##### Age 5 to 11 Challenge Level:

Here are four cubes joined together. How many other arrangements of four cubes can you find? Can you draw them on dotty paper?

### Dice and Spinner Numbers

##### Age 7 to 11 Challenge Level:

If you had any number of ordinary dice, what are the possible ways of making their totals 6? What would the product of the dice be each time?

### Dice Stairs

##### Age 7 to 11 Challenge Level:

Can you make dice stairs using the rules stated? How do you know you have all the possible stairs?

### Symmetry Challenge

##### Age 7 to 11 Challenge Level:

Systematically explore the range of symmetric designs that can be created by shading parts of the motif below. Use normal square lattice paper to record your results.

### Maths Trails

##### Age 7 to 14

The NRICH team are always looking for new ways to engage teachers and pupils in problem solving. Here we explain the thinking behind maths trails.

### Round the Dice Decimals 1

##### Age 7 to 11 Challenge Level:

Use two dice to generate two numbers with one decimal place. What happens when you round these numbers to the nearest whole number?

### Is a Square a Rectangle?

##### Age 7 to 11 Challenge Level:

How many rectangles can you find in this shape? Which ones are differently sized and which are 'similar'?

### Round the Dice Decimals 2

##### Age 7 to 11 Challenge Level:

What happens when you round these numbers to the nearest whole number?

### Tetrahedra Tester

##### Age 11 to 14 Challenge Level:

An irregular tetrahedron is composed of four different triangles. Can such a tetrahedron be constructed where the side lengths are 4, 5, 6, 7, 8 and 9 units of length?

### Roll These Dice

##### Age 7 to 11 Challenge Level:

Roll two red dice and a green dice. Add the two numbers on the red dice and take away the number on the green. What are all the different possible answers?

##### Age 7 to 11 Challenge Level:

If you had 36 cubes, what different cuboids could you make?

### Quadruple Clue Sudoku

##### Age 11 to 16 Challenge Level:

Four numbers on an intersection that need to be placed in the surrounding cells. That is all you need to know to solve this sudoku.

### Dodecamagic

##### Age 7 to 11 Challenge Level:

Here you see the front and back views of a dodecahedron. Each vertex has been numbered so that the numbers around each pentagonal face add up to 65. Can you find all the missing numbers?

### The Puzzling Sweet Shop

##### Age 7 to 11 Challenge Level:

There were chews for 2p, mini eggs for 3p, Chocko bars for 5p and lollypops for 7p in the sweet shop. What could each of the children buy with their money?

### Fault-free Rectangles

##### Age 7 to 11 Challenge Level:

Find out what a "fault-free" rectangle is and try to make some of your own.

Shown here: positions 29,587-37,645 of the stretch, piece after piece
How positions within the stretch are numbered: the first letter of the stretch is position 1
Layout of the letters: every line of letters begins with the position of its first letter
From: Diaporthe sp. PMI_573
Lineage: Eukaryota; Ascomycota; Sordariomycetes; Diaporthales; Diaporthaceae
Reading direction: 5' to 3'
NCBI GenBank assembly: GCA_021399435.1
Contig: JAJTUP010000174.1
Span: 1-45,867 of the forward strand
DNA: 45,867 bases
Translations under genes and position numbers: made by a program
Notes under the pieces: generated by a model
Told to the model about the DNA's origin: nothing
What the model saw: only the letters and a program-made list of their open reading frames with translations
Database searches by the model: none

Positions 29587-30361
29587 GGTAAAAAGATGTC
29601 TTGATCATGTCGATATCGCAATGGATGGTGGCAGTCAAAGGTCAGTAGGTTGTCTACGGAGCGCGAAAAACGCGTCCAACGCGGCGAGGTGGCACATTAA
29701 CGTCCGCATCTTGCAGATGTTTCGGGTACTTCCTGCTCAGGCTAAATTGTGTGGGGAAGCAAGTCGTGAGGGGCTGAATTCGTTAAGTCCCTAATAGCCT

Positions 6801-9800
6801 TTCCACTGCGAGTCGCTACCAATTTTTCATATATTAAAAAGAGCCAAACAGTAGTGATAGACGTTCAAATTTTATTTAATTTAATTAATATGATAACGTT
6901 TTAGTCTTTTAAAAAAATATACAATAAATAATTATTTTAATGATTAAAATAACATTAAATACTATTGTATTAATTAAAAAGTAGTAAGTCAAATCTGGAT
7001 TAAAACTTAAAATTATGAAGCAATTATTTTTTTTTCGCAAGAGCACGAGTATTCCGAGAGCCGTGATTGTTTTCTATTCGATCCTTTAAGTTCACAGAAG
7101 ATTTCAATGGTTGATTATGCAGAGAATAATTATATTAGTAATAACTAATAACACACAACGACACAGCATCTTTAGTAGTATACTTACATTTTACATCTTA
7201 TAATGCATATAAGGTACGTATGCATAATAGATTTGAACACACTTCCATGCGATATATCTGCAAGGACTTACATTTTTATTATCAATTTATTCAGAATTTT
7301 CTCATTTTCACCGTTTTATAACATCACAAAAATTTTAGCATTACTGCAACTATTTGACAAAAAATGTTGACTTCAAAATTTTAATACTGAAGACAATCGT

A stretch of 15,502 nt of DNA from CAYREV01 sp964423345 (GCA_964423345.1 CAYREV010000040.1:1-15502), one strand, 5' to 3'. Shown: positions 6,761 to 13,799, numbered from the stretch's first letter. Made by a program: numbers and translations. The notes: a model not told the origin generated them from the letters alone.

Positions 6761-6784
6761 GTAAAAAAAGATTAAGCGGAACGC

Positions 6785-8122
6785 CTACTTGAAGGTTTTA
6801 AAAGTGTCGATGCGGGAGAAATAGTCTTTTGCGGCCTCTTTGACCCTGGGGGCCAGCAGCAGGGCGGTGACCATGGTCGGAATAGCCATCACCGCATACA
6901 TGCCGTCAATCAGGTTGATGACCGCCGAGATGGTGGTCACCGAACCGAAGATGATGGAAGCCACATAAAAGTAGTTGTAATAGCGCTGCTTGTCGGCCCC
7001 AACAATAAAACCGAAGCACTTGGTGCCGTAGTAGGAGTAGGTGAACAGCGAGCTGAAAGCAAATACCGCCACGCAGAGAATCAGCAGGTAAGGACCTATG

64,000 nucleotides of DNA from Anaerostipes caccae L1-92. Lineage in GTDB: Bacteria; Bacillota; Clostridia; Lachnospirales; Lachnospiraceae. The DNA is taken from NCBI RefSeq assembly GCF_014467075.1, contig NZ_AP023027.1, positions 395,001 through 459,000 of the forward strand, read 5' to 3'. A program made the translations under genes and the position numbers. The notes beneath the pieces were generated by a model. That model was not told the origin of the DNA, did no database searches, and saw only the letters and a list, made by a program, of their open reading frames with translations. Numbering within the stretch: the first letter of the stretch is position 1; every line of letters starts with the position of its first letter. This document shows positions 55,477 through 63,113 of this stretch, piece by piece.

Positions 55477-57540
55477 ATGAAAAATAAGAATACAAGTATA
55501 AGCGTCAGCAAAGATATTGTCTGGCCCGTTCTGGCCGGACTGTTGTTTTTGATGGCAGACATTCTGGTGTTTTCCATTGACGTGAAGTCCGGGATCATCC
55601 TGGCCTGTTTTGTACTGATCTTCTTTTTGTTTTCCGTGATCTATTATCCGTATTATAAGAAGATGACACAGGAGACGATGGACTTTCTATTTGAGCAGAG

### An Introduction to Magic Squares

##### Age 7 to 16

Find out about Magic Squares in this article written for students. Why are they magic?!

### Arrangements

##### Age 7 to 11 Challenge Level:

Is it possible to place 2 counters on the 3 by 3 grid so that there is an even number of counters in every row and every column? How about if you have 3 counters or 4 counters or....?

### Finding Fifteen

##### Age 7 to 11 Challenge Level:

Tim had nine cards each with a different number from 1 to 9 on it. How could he have put them into three piles so that the total in each pile was 15?

### Tiling

##### Age 7 to 11 Challenge Level:

An investigation that gives you the opportunity to make and justify predictions.

### Geoboards

##### Age 7 to 11 Challenge Level:

This practical challenge invites you to investigate the different squares you can make on a square geoboard or pegboard.

### Integrated Sums Sudoku

##### Age 11 to 16 Challenge Level:

The puzzle can be solved with the help of small clue-numbers which are either placed on the border lines between selected pairs of neighbouring squares of the grid or placed after slash marks on. . . .

### Home Time

##### Age 7 to 11 Challenge Level:

Alice's mum needs to go to each child's house just once and then back home again. How many different routes are there? Use the information to find out how long each road is on the route she took.

### Centred Squares

##### Age 7 to 11 Challenge Level:

This challenge, written for the Young Mathematicians' Award, invites you to explore 'centred squares'.

### Being Resourceful - Primary Number

##### Age 5 to 11 Challenge Level:

Number problems at primary level that require careful consideration.

### Putting Two and Two Together

##### Age 7 to 11 Challenge Level:

In how many ways can you fit two of these yellow triangles together? Can you predict the number of ways two blue triangles can be fitted together?